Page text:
This paper considers the contemporary role of critical academic accountants. Arguably, academics have been to some extent cut off from the "real world" writing fairly inaccessible papers for each other. Critical accounting academics are certainly concerned with theory but too often they try to develop their theory without active engagement in the outside world. This could have had the effect of making them rather pessimistic about their own agency and the potential for social reform. The paper draws upon the academic and political work of Pierre Bourdieu1as an illustration of an academic who has managed to fuse theory and practice in a more optimistic manner. Critical accounting in Scotland is considered from this perspective. The case of the Clydebank asbestos sufferers is highlighted as an example of where critical accounting researchers might like to test their theoretical skills. The paper also discusses the campaign to end tuition fees in Scotland and the Centre for Social and Environmental Research which is based in Glasgow.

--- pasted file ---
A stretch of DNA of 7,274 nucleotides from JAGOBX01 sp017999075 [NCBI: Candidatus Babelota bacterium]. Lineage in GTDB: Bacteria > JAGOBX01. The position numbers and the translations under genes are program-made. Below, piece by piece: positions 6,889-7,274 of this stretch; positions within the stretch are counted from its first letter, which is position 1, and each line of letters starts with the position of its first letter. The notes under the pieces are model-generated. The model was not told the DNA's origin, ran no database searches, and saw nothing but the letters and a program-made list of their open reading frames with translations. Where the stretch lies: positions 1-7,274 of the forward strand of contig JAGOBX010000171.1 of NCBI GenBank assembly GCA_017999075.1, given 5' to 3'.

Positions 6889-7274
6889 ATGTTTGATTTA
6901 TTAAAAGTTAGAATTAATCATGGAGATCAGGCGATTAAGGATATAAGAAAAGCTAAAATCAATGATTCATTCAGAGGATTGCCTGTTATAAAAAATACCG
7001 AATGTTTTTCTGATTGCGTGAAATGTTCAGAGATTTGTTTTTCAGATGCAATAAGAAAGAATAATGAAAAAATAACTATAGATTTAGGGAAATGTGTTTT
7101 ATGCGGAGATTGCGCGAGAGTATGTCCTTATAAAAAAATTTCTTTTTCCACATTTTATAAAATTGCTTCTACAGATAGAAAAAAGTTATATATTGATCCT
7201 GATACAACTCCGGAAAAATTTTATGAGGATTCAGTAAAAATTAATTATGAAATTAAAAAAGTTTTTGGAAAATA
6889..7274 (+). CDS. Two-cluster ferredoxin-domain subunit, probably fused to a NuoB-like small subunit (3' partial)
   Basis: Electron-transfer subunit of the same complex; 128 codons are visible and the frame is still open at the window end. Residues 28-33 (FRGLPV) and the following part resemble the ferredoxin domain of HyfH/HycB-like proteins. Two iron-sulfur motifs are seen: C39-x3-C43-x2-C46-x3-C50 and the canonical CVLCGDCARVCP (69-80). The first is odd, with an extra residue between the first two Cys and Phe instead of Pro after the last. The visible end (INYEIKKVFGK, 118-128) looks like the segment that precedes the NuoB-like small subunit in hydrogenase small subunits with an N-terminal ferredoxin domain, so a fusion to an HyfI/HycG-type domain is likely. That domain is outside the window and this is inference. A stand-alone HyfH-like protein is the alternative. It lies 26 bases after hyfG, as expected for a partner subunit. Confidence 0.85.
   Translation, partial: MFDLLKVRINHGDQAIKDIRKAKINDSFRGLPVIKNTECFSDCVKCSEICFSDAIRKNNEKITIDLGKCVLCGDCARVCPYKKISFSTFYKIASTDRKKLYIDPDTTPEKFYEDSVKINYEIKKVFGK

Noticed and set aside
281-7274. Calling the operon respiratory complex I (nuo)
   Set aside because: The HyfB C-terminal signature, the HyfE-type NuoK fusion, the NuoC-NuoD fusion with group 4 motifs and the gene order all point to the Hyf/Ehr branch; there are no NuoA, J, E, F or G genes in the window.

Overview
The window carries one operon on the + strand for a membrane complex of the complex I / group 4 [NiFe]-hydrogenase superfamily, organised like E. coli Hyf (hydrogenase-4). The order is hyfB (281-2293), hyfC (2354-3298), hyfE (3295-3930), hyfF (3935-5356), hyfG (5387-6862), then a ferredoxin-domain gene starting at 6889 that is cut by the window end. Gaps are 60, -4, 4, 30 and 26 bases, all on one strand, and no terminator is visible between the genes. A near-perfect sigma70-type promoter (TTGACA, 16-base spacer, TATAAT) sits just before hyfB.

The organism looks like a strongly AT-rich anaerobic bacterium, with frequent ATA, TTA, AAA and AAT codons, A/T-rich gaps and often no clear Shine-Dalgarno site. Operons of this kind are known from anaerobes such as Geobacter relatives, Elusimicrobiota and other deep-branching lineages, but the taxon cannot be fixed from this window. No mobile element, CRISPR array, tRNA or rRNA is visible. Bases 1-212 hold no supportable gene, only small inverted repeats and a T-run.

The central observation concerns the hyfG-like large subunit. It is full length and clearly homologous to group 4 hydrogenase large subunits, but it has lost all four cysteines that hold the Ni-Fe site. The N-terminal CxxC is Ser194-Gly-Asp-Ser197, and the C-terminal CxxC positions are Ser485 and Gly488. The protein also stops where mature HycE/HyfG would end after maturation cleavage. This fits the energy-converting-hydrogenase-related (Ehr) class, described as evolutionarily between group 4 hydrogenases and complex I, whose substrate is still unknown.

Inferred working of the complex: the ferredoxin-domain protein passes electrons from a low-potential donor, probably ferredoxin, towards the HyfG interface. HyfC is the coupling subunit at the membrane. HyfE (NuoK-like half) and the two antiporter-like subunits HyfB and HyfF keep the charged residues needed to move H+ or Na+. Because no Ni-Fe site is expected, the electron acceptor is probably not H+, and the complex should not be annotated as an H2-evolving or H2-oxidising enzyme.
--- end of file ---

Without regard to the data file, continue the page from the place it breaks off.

- critical academic accountants
- Pierre Bourdieu
- social reform